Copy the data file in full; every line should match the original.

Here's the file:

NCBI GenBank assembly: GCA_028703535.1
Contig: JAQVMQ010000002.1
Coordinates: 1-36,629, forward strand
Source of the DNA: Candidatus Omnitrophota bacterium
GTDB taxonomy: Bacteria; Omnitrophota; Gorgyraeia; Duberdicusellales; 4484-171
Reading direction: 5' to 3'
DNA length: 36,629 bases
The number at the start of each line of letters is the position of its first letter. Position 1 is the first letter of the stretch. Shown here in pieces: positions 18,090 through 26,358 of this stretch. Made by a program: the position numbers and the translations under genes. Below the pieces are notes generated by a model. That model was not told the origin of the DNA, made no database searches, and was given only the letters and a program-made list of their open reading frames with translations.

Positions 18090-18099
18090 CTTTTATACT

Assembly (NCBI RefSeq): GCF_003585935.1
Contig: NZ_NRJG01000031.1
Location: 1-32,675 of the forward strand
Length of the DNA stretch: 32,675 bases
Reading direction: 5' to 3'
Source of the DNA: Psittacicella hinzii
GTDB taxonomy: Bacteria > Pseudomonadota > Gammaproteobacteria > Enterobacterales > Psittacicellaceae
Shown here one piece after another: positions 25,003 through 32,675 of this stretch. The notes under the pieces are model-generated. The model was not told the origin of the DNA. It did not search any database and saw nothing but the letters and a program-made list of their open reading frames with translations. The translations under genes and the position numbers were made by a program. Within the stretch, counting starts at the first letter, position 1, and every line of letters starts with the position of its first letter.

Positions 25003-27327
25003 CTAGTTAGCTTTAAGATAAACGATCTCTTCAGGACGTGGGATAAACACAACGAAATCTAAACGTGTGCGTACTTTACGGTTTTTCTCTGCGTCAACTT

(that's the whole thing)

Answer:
NCBI GenBank assembly: GCA_028703535.1
Contig: JAQVMQ010000002.1
Coordinates: 1-36,629, forward strand
Source of the DNA: Candidatus Omnitrophota bacterium
GTDB taxonomy: Bacteria; Omnitrophota; Gorgyraeia; Duberdicusellales; 4484-171
Reading direction: 5' to 3'
DNA length: 36,629 bases
The number at the start of each line of letters is the position of its first letter. Position 1 is the first letter of the stretch. Shown here in pieces: positions 18,090 through 26,358 of this stretch. Made by a program: the position numbers and the translations under genes. Below the pieces are notes generated by a model. That model was not told the origin of the DNA, made no database searches, and was given only the letters and a program-made list of their open reading frames with translations.

Positions 18090-18099
18090 CTTTTATACT

Assembly (NCBI RefSeq): GCF_003585935.1
Contig: NZ_NRJG01000031.1
Location: 1-32,675 of the forward strand
Length of the DNA stretch: 32,675 bases
Reading direction: 5' to 3'
Source of the DNA: Psittacicella hinzii
GTDB taxonomy: Bacteria > Pseudomonadota > Gammaproteobacteria > Enterobacterales > Psittacicellaceae
Shown here one piece after another: positions 25,003 through 32,675 of this stretch. The notes under the pieces are model-generated. The model was not told the origin of the DNA. It did not search any database and saw nothing but the letters and a program-made list of their open reading frames with translations. The translations under genes and the position numbers were made by a program. Within the stretch, counting starts at the first letter, position 1, and every line of letters starts with the position of its first letter.

Positions 25003-27327
25003 CTAGTTAGCTTTAAGATAAACGATCTCTTCAGGACGTGGGATAAACACAACGAAATCTAAACGTGTGCGTACTTTACGGTTTTTCTCTGCGTCAACTT